Summit County -- If state and federal authorities agree, state Route 8 south of Macedonia could be redesignated as a federal highway.
The Akron Metropolitan Area Transportation Study, Greater Akron's metropolitan planning organization, is proposing that the approximately 18-mile stretch from the Interstate 76/77 Central Interchange in Akron to Interstate 271 in Macedonia be redesignated Interstate 380, according to an Oct. 31, 2013, AMATS memo outlining the proposal.
AMATS Director Jason Segedy told the Stow Sentry Jan. 28 that the proposal was submitted to the Ohio Department of Transportation in October.
"It's being mulled over down in Columbus and we expect to hear something in the next couple of weeks," he said.
The stretch of Route 8 subject to the proposal also includes the Interstate 80 interchange.
"The freeway deserves an interstate designation," states the memo, "due to its high volume of traffic and its functional importance as one of the region's most vital, best connected, and accessible roadways. Had state Route 8 been constructed exactly as it appears today (all at one time back in the 1960s) rather than in the piece-meal fashion that it was actually built in, it would have undoubtedly carried an interstate designation from the very beginning."
Advantages mentioned in the proposal include raising the road's profile with businesses, travelers looking for attractions, such as the Cuyahoga Valley National Park and Blossom Music Center, and state and federal officials who are "charged" with allotting transportation funding.
"State Route's 8's redesignation as an interstate highway could potentially have a positive impact on federal funding levels for roadway maintenance and improvement," states the memo.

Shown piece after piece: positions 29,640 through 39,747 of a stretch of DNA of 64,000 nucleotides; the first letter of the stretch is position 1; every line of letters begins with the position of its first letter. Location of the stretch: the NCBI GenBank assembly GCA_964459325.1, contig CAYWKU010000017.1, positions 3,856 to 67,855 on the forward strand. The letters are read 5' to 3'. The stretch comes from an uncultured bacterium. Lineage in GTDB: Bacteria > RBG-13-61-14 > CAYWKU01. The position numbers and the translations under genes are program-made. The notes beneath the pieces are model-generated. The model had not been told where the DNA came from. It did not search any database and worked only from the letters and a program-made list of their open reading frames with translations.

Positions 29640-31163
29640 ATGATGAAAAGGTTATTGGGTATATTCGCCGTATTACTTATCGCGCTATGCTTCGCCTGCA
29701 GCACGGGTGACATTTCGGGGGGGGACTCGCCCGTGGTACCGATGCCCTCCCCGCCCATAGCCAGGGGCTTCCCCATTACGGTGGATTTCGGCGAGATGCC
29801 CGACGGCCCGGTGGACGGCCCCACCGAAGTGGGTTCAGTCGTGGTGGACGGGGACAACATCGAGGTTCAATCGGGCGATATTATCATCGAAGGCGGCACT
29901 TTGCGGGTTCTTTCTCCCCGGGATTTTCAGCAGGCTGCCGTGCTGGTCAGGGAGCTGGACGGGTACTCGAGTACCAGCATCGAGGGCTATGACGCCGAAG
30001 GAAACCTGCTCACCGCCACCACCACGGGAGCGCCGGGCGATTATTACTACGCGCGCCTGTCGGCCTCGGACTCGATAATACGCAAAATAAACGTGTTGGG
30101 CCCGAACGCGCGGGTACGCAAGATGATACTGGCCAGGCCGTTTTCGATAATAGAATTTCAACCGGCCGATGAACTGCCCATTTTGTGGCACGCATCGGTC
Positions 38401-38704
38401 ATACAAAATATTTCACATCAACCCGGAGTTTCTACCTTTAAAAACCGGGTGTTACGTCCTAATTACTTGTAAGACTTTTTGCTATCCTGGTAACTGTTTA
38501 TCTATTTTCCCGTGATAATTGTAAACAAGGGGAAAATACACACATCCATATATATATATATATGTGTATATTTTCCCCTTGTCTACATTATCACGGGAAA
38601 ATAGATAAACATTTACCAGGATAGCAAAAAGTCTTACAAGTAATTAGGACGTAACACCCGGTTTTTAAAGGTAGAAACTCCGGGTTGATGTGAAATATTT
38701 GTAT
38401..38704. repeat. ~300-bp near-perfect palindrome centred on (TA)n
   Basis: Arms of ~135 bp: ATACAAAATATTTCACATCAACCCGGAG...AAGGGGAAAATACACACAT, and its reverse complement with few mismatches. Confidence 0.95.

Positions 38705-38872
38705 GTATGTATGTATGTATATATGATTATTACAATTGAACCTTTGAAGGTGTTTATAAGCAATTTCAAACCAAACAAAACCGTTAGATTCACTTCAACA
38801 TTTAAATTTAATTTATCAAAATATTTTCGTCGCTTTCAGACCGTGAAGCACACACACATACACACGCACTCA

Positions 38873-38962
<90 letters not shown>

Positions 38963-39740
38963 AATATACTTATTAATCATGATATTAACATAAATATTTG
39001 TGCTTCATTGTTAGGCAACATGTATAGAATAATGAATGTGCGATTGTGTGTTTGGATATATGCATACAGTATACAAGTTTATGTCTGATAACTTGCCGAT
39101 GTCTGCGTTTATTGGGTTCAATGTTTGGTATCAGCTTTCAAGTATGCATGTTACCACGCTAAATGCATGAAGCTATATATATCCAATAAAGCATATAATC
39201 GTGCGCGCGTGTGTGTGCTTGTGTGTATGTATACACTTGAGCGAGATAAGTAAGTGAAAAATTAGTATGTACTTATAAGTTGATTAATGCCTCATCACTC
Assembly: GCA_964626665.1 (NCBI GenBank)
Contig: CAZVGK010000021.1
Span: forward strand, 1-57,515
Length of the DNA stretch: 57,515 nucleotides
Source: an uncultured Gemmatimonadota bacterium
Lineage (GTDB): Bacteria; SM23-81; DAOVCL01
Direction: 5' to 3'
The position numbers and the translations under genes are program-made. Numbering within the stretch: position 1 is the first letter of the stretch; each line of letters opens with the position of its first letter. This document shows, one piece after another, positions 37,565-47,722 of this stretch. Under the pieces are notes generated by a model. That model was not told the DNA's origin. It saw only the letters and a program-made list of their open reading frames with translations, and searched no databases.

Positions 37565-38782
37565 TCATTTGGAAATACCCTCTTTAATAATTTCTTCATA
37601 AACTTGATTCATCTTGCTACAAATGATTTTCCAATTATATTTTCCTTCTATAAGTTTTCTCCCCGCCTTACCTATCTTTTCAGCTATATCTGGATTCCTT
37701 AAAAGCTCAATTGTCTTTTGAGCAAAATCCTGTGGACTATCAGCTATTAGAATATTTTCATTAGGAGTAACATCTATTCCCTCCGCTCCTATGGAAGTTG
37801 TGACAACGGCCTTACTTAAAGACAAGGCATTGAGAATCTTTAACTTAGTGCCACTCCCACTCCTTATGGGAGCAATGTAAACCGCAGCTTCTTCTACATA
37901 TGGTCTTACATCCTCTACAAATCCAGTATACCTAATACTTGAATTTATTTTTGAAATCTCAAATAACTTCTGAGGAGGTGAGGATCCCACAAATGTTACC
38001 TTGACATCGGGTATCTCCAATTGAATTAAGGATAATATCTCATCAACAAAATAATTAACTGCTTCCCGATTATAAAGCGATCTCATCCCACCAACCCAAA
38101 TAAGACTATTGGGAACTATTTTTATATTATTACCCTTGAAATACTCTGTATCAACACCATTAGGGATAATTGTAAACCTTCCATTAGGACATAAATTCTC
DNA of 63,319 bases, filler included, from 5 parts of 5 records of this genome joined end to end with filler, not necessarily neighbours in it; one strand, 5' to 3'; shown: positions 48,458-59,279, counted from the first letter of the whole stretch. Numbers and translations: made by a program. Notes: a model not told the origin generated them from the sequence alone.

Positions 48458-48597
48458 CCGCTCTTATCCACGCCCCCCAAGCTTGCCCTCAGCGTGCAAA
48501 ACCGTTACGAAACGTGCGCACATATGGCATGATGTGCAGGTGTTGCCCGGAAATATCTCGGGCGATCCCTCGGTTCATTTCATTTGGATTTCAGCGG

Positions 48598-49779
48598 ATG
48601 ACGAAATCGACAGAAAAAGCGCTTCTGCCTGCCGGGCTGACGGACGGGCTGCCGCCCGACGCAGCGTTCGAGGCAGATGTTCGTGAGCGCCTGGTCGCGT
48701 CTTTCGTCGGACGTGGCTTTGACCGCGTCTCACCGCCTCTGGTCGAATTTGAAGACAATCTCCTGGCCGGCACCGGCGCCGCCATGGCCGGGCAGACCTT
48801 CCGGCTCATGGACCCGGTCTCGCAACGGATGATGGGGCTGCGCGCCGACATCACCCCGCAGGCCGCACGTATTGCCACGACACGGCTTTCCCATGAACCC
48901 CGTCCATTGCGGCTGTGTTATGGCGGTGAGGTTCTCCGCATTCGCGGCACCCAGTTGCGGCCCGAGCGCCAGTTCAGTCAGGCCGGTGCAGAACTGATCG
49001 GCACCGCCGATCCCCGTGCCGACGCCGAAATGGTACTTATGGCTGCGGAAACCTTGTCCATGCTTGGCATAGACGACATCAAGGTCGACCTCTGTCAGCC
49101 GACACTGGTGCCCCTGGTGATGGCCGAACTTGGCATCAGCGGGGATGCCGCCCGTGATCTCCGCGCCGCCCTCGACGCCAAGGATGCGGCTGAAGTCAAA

The "two basic paths" for gaining such a designation include administrative, for ODOT and AMATS to request the redesignation from the Federal Highway Administration, or congressional, requiring the support of congressional representatives whose districts include the corridor and an act of Congress. AMATS is currently following the first course.
Segedy said he believes that community officials along that portion of Route 8, as well as the general public, support the proposal.
"Anecdotally, it seems that the public feedback I've been getting has been pretty positive," he said. "It's one of those proposals that has no downside. There is no cost, other than the cost of changing the signage and in the grand scheme of things, that's pretty negligible."
Mayors like proposal
Stow Mayor Sara Drew said Jan. 27 that she believes that with three Route 8 interchanges -- at Graham, Steels Corners and Seasons roads -- the city's economic development efforts would benefit from the change.
Drew said this is because communities with interstate access are more likely to interest businesses that may not be aware that Route 8 is also a freeway.
"State Route 8 only means something to people who know what state Route 8 is," said Drew. "It's a low cost investment that could yield significant benefits."
Cuyahoga Falls Mayor Don Walters said he has put his support in writing.
"I've actually written a letter of endorsement," said Walters, "because what that would do is take a lot of the maintenance out of our hands and the maintenance that we would perform would be reimbursed. It's huge for our city and we're definitely in favor of it. It would be a benefit to us because we would be reimbursed for all our costs."
Hudson Mayor William Currin said he supports the proposal for all the reasons mentioned in the memo.
"We feel it will benefit all of Northeast Ohio," said Currin. "We feel it will make both financial sense and economic sense."
Macedonia Mayor Don Kuchta said "I'm all for it."
He said he believes it will free up funds that AMATS currently provides for Route 8, redirecting it to the communities for projects, and that it will help current businesses as well as with economic development.
"It's about perception," said Kuchta. "I think AMATS is very, very smart for doing this."
Cuyahoga Falls News-Press Reporter Steve Wiandt contributed to this story.
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